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For a lot of Chinese people, serious dating starts after they’ve finished school.
More so than Westerners, many Chinese view dating as a pragmatic affair.
This is a big part of why dating is often taken so seriously.
Chinese young people often feel like they don’t have the time to “play the field” that their Western counterparts are afforded by society.
However, the expense of these dates eventually led to the popularity of group dating, which was less costly and also eased the sexual pressure associated with one-to-one dates.
Couples declared their intentions to be exclusive by "going steady," whereby a young woman would wear a love anklet and her boyfriend's fraternity or club pin--known as "pinning." After a few years of going steady, the couple would become engaged, and the engagement could last for a year or more.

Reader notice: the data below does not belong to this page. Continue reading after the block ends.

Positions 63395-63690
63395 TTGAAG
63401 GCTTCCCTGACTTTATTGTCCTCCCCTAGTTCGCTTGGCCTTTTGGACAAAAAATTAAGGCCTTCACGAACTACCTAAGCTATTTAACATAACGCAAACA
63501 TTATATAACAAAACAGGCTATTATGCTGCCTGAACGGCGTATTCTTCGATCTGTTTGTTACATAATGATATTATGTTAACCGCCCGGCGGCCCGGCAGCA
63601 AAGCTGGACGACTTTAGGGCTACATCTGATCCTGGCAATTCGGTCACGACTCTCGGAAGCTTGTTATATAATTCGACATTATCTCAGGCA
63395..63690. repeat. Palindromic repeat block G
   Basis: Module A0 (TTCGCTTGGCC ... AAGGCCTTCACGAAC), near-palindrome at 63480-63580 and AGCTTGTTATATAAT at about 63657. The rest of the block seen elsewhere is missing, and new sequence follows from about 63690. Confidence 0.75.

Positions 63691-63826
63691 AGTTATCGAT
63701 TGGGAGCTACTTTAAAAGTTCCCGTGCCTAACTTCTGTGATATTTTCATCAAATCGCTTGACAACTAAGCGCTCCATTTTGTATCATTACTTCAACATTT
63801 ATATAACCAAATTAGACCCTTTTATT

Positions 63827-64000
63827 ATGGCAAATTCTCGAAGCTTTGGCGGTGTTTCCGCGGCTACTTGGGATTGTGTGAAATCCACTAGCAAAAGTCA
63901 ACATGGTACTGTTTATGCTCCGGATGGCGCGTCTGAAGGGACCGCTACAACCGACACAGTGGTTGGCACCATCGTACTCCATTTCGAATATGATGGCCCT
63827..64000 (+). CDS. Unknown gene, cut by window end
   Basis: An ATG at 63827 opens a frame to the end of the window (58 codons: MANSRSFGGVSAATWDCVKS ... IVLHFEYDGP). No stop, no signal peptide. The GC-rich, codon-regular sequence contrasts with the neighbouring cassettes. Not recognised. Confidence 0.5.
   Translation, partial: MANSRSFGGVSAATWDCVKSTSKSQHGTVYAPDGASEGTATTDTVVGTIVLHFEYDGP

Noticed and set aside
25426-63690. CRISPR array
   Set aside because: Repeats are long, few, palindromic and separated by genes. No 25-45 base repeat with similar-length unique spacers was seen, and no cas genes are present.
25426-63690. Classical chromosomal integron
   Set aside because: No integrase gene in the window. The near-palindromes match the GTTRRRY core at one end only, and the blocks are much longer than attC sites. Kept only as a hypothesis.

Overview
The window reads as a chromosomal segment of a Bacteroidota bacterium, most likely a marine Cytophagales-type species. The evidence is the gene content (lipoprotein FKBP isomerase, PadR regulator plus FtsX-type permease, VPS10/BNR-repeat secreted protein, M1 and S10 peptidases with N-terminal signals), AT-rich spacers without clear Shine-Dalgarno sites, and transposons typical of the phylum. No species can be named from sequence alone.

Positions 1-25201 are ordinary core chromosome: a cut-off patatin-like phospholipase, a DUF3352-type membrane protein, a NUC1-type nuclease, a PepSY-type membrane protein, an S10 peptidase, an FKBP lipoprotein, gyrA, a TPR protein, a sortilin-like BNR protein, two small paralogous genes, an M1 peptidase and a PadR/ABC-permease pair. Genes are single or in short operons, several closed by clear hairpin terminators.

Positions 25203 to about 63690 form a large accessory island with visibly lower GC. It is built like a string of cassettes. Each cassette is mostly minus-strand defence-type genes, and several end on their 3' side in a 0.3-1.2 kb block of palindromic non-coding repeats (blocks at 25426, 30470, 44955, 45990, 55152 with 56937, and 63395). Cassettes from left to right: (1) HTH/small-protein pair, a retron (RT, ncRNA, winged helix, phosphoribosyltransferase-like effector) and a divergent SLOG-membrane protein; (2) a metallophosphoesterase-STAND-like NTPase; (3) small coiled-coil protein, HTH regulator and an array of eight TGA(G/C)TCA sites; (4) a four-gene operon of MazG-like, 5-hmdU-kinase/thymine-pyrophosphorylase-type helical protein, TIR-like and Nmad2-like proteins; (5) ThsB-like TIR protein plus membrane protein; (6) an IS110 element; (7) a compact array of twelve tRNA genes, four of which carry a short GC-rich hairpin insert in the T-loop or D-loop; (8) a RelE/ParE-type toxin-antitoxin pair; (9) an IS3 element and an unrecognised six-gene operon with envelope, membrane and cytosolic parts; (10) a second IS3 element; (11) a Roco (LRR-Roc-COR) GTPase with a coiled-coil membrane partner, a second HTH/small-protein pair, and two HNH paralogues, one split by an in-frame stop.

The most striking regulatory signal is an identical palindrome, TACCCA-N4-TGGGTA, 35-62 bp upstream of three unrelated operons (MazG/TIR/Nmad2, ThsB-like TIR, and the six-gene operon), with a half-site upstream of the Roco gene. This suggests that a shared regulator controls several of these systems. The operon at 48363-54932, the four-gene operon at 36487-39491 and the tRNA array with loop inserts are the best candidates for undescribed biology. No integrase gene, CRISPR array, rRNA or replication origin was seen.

It’s not always about finding love so much as it is about finding a potential marriage partner who fits with one’s own ideals.
Karen Spaeder began her editorial career at Entrepreneur magazine.
As you may expect, dating is a little bit different in China than it is in most Western countries.
The basics are the same—people are people everywhere—but there are still a few differences regarding culture and social cues to note.
More than tradition, society, or culture, dating in China is governed by what the specific individuals in the relationship think and feel, and it’s not too hard to find Chinese couples that don’t fit all or even any of the general observations above.
In the 1950s, long before the days of cell phones and social networking, dating was a simple affair that revolved around jukeboxes, soda fountains and well-defined social norms.
This pressure is particularly acute for women, who can be called “left-over women” if they pass the age of 26 or 27 without finding a husband.